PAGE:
Another argument in favor of LF is the quality and character of the image. You can’t argue against physics: other things being equal (sic!), a larger sensor collects more light. This means higher exposure and less depth of field. Yes, up to a certain point you can compare LF and Super35, but it breaks at wide angle. How to realistically compare 20mm/T1.5 on Super35? Personally, I don’t know 14mm/T1 lenses. Many cameramen want to shoot closer and wider, while being able to blur the background as well as they can. This “intimate” aesthetic is extremely difficult to create on the Super35. The point is not only in the viewing angle, but also in the nature of the curvature of perspective. LF makes close-ups acceptable at 35mm, while its counterpart at Super35 (24mm) will not be very flattering to the actor, and the farther into the wide angle, the more noticeable distortion.
There is also the question of generations. For the old guard that started out on film, Super35 is a native format to which LF is an extension, a new aesthetic suited to certain projects and situations. For the younger generation that started on the Canon 5D, Full Frame is the norm, it’s a native format, and Super35 is either a forced step back or vintage. Generations change slowly in the cameraman’s trade (Sir Roger Dickens is doing a great job at 73), but the future will inevitably be for those who have never seen the film. By insisting on Super35, ARRI may risk losing this generation to the competition.
Given the considerations above, I tend to answer “no”. The Super35 format is more relevant as a format of work and as a certain aesthetic of the frame, but not as a sensor size, given that LF does not require sacrificing Super35 capabilities. Of course, Super35 is not the end of the world (a lot of masterpieces were filmed in Super16 too). I am sure that the vast majority of operators will choose image quality if they have to choose between it and sensor size. But it’s a shame that you have to make such a choice at all when it comes to ARRI cameras. The trend towards increasing the format looks inevitable and LF is not the limit, IMAX and Alexa 65 still grow and grow.
Should I wait for the LF version of Alexa 35?
The sad news is that the option to “stitch” multiple sensors, as was the case with the ALEV-III in the Alexa 65, Alexa LF cameras, is missing in the new generation. According to an ARRI spokesperson, this is technically impossible with the new sensor architecture. I assume that the matter is in the stacked architecture, in which the ADC and memory are located on the back of the sensor board. Therefore, if there is a LF-version of ALEV-IV, then it will be a new sensor and a new camera, which means that they will have to wait a long time. I assume that if ARRI could technically make the new ALEV-IV 36x24mm right away, they would, but it turned out to be very powerful in terms of power and data speeds anyway. ARRI is currently positioning the Alexa (Mini) LF as a large format solution for the coming years. Especially considering that RAW from it can be processed through the new Reveal Color Science. But then again, the Super35 options on this camera don’t meet the 4K mandate, and it doesn’t have 17 stops of dynamic range either. And for those who feel cramped even in LF, there is also the Alexa 65, available to a select few exclusively through ARRI Rental.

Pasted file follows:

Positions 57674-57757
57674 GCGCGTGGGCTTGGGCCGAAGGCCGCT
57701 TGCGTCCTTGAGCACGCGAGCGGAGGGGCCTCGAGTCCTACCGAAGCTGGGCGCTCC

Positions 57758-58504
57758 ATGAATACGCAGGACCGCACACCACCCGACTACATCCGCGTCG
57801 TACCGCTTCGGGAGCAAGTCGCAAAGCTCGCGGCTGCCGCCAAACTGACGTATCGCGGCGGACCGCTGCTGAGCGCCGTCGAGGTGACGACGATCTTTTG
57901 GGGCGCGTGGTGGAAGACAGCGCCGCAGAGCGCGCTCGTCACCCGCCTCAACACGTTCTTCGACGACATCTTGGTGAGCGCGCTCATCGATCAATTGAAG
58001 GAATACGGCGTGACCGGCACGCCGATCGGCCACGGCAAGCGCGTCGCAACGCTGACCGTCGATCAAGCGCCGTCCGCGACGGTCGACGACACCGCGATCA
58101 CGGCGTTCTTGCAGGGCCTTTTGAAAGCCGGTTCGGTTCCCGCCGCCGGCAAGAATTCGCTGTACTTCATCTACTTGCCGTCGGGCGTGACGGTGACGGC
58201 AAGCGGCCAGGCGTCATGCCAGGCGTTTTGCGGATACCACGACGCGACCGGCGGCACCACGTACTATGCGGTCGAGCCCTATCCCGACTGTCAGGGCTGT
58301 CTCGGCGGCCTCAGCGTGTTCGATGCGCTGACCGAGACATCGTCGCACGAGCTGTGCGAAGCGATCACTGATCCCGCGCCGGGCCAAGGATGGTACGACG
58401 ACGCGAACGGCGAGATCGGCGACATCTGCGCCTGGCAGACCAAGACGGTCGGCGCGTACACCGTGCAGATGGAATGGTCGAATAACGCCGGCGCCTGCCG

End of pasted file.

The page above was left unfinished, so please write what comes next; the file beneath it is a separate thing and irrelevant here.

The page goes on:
4K Super35 camera in the world 8K LF
Given that competitors’ flagship cinema cameras are full-frame, the question is, is the Alexa 35 competitive? Based on the quality of the image alone, the components of which we analyzed in detail in the last article, definitely – “yes”. Personally, I can’t wait to see what the Alexa 35 is capable of in the hands of veteran operators, especially on an HDR display that can unleash its potential. In addition, ARRI addressed the shortcomings of previous cameras in terms of VFX projects and made the Alexa 35 as attractive as possible for work both on the virtual set and in post.
The main question is how important full-frame aesthetics are for modern cinematic language. Will filmmakers be willing to forego the high dynamic range and rich palette of the Alexa 35 for the more naturalistic and intimate sense of space that large format affords? Will this encourage more operators to try the Sony Venice II or the RED V-Raptor? What about projects where formats are mixed? Wouldn’t it be more convenient to use one camera with crop mode than two with different sensors? The answers to these questions will show only practice in the coming years. It will be interesting to watch the trends, but something tells me that those who shoot with Alexa will continue to shoot with Alexa in the future. Don’t underestimate the element of habit, reliability, and predictability in filmmaking.
PS: guys, throw a couple of tens of thousands of euros for donations, otherwise there is not enough to pre-order Alexa 35 🤣
So, we talked about the picture and about the sensor, but this is only half the battle. The camera can shoot as beautifully as you like, but if it is inconvenient to use, if it cannot be relied upon, if it slows down the process, then this is a bad tool. Therefore, next week we will discuss the physical design of the camera, the features of working with it, and most importantly, we will try to understand for whom it was made.
Thank you for reading the SHAGRAL Video Production Blog! My name is Grigory Shakhanov, and every Friday I post here my observations on industry trends and share the secrets of commercial video production. Subscribe to receive new posts!